EGFR is one of the critical targets in the treatment of NSCLC, whereas EGFR gene mutations occur only in the tumor tissues, especially in NSCLC, and these mutations do not exist in normal tissue cells.4 Based on the present study, in nonsmoking, adenocarcinoma, and female patients, EGFR mutation rate was relatively higher and had a higher sensitivity to EGFR-TKI therapy. The population who benefit from the EGFR-TKI treatment include adenocarcinoma, nonsmoking, and female patients, which might be associated with higher EGFR gene mutation rate. In individualized treatment of NSCLC, detection of EGFR mutation is of great significance. The somatic mutation of EGFR is mainly focused on exons 19 and 21. At present, only these two mutations are considered to be able to predict the efficacy of EGFR inhibitor.57 The efficacy prediction is difficult in the clinical treatment with EGFR-TKI. However, in clinical practice, predicting EGFR gene mutation state could benefit the patients undergoing EGFR-TKI treatment.

In this study, positive expression of ERCC1 reflected more wild-type EGFR gene, which was more common in squamous carcinoma, male, and smoking patients. These are the “nondominant crowd” who were treated with EGFR-TKI. This may be the reason why positive expression of ERCC1 protein was more common in patients with negative EGFR mutations. As shown in the present study, according to preoperative detection of tumor markers in wild-type group, increased SCC and Cyfra21-1 levels were more common, which may be closely associated with squamous carcinoma. The increase of serum CEA predicted an elevation of EGFR mutation ratio, and the reason might be that activation of downstream molecules of EGFR mutant promotes antiapoptosis, and the expression level of CEA is enhanced by EGFR. Elevated CEA level can also predict the survival time and response rate of NSCLC patients undergoing EGFR-TKI treatment. In patients with increased CEA level, there is a higher EGFR-TKI response rate and maybe a longer survival time. In particular, the patients with squamous carcinoma and unknown EGFR mutation status are more likely to benefit from it.8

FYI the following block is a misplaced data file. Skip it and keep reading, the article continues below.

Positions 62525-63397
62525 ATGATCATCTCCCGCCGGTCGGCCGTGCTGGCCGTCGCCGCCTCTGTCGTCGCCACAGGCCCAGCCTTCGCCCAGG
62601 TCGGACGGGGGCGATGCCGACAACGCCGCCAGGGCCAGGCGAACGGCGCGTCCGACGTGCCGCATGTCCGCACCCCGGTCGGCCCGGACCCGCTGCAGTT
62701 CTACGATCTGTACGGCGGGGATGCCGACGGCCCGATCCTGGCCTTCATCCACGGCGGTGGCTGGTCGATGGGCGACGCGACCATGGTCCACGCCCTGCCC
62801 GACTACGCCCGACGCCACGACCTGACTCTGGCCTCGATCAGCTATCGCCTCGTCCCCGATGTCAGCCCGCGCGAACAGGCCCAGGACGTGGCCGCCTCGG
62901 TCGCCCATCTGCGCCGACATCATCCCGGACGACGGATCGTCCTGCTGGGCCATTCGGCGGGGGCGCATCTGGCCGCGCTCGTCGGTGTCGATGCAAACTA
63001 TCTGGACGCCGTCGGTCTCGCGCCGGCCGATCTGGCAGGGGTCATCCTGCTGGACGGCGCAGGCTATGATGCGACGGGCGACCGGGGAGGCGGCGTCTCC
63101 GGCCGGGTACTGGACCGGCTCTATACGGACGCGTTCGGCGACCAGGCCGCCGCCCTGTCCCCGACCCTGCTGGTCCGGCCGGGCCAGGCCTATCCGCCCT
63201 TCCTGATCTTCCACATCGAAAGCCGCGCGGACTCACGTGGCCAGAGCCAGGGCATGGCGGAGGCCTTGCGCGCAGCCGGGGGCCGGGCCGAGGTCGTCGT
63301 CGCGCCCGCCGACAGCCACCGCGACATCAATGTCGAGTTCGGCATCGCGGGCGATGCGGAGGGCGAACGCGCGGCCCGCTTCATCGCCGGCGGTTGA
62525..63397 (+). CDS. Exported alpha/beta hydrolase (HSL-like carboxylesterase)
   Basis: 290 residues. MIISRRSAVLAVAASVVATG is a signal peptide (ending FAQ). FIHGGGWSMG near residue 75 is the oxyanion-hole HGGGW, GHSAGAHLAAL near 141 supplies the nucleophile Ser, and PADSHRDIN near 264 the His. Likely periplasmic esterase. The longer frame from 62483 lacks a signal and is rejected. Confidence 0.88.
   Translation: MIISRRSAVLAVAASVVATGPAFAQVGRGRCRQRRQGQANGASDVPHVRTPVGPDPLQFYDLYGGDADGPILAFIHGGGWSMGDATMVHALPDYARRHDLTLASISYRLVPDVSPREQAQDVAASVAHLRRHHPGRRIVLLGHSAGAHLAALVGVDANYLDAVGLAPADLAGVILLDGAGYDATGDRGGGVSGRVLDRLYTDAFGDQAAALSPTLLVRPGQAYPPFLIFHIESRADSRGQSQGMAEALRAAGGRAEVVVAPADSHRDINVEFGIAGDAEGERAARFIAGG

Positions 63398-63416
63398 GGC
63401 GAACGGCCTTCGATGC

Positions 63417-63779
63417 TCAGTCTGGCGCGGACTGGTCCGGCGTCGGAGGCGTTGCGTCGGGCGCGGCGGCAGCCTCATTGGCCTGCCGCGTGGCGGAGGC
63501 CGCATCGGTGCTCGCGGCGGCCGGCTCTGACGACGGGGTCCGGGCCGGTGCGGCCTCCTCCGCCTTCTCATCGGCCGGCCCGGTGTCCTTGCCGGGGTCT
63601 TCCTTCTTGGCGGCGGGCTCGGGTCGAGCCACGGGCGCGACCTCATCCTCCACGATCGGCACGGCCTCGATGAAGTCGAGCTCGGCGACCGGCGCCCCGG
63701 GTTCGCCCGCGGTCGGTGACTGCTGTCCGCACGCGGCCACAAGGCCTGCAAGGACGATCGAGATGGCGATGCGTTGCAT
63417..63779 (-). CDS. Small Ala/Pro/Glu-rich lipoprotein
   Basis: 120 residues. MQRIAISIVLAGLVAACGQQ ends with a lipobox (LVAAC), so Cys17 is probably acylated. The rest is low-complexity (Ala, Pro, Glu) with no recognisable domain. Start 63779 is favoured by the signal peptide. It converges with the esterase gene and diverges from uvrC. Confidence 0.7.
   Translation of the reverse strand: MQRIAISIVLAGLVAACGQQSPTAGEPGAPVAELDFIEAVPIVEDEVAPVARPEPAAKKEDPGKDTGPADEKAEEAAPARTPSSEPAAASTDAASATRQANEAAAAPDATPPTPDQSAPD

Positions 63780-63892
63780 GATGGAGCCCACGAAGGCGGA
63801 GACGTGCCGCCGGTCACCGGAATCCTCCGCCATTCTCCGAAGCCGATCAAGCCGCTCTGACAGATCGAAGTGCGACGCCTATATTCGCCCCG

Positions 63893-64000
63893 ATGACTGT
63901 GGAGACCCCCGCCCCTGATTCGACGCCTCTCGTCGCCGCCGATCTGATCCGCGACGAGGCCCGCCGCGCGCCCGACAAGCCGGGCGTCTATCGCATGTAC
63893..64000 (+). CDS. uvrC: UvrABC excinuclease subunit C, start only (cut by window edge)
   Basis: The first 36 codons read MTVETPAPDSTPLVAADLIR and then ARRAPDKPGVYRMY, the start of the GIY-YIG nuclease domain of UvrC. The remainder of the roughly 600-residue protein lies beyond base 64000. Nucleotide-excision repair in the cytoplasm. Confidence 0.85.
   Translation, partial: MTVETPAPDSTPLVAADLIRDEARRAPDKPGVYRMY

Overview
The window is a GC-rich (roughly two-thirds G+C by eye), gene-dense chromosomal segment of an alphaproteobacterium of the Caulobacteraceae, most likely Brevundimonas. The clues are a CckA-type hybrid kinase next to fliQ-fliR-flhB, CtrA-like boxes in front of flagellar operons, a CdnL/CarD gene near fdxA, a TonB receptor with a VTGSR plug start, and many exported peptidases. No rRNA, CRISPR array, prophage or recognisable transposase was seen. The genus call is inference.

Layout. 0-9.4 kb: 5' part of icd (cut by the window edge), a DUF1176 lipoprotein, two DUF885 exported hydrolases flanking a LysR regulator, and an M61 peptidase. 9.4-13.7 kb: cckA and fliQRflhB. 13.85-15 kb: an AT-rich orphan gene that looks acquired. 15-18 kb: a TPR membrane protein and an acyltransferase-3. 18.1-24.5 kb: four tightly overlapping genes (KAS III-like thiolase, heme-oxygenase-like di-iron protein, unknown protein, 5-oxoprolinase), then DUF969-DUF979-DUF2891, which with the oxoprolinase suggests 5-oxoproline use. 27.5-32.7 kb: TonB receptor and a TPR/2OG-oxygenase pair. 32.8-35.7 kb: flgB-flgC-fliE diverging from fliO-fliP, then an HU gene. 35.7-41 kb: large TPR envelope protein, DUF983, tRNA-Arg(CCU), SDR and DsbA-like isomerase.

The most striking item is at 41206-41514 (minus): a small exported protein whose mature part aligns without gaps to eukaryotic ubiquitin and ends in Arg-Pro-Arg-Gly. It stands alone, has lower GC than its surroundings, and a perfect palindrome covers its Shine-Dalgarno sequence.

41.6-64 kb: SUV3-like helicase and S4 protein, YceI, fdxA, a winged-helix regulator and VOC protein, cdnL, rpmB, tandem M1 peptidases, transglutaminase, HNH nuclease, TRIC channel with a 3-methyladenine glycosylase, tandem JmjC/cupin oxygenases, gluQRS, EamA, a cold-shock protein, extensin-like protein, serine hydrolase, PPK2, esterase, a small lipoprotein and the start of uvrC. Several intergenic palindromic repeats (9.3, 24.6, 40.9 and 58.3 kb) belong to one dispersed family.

CEA is a better marker for predicting the effect of lung cancer treatment, monitoring the patients’ condition of disease, and evaluating the prognosis. The results of the present study revealed that CEA level was an independent factor and was able to predict the EGFR gene mutation. The incidence of EGFR gene mutations gradually increased as the serum CEA level increased. The positive rate of mutation in patients with serum CEA level <5, 5–20, and >20 μg/L was 39.81%, 45.32%, and 65.47%, respectively. Hence, the EGFR mutation profile can be preliminarily forecast using preoperative CEA level. Studies9,10 have reported that staging of lung cancer was closely associated with CEA level, which was an independent factor in the prognosis of lung cancer patients. An increase of CEA level in Stage I lung cancer patients (especially for female patients) resulted in a shorter survival time. Therefore, to enhance the survival rate of such patients, adjuvant therapies could be provided in a timely manner. The results of this study indicated that the survival time was shorter in the increased CEA level group, with 2-year OS of only 73.22%, whereas it was 86.43% in the normal group, showing a statistically significant difference (P<0.01). By further adopting Cox risk model, we found that CEA level was an independent prognostic influence factor for patients with resection of lung cancer.


The present study preliminarily reveals the relationship between EGFR mutation and CEA level, which is similar to that reported previously.11,12 For NSCLC patients, the preoperative detection of CEA level can be utilized to guide the adjuvant therapy of EGFR-TKI so that the total efficacy rate of EGFR-TKI might be enhanced. The preoperative CEA level could also predict the survival time of NSCLC patients. If the preoperative detection suggests an increase in the level of CEA, postoperative adjuvant therapy should be adopted selectively to maximize the total survival rate of NSCLC patients.


The author would like to thank the key program in science and technology of Henan Province, 2009 (No 092102310284) for the financial support.


The author reports no conflicts of interest in this work.